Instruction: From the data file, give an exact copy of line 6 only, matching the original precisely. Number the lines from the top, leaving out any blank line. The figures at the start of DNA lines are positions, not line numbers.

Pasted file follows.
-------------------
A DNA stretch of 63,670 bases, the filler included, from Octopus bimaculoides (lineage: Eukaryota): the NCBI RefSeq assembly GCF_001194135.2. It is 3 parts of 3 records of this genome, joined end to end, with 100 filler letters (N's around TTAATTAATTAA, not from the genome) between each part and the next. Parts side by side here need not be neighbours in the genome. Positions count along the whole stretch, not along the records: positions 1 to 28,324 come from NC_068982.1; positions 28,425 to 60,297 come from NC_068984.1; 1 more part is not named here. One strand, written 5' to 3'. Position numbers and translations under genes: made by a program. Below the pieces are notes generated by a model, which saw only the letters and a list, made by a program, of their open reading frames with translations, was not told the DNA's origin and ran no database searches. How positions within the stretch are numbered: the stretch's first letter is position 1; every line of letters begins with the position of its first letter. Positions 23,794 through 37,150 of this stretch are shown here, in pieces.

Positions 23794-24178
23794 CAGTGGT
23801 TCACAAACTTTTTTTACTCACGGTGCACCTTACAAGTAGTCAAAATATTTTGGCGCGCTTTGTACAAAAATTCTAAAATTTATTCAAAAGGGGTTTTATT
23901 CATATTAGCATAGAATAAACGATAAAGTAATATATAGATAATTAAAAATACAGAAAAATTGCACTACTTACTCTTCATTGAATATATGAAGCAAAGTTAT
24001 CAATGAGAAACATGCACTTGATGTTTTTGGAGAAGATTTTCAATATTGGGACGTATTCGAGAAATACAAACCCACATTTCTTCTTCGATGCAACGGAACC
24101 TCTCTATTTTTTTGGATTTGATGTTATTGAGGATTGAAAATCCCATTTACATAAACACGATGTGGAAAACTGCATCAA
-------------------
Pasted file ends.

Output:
24001 CAATGAGAAACATGCACTTGATGTTTTTGGAGAAGATTTTCAATATTGGGACGTATTCGAGAAATACAAACCCACATTTCTTCTTCGATGCAACGGAACC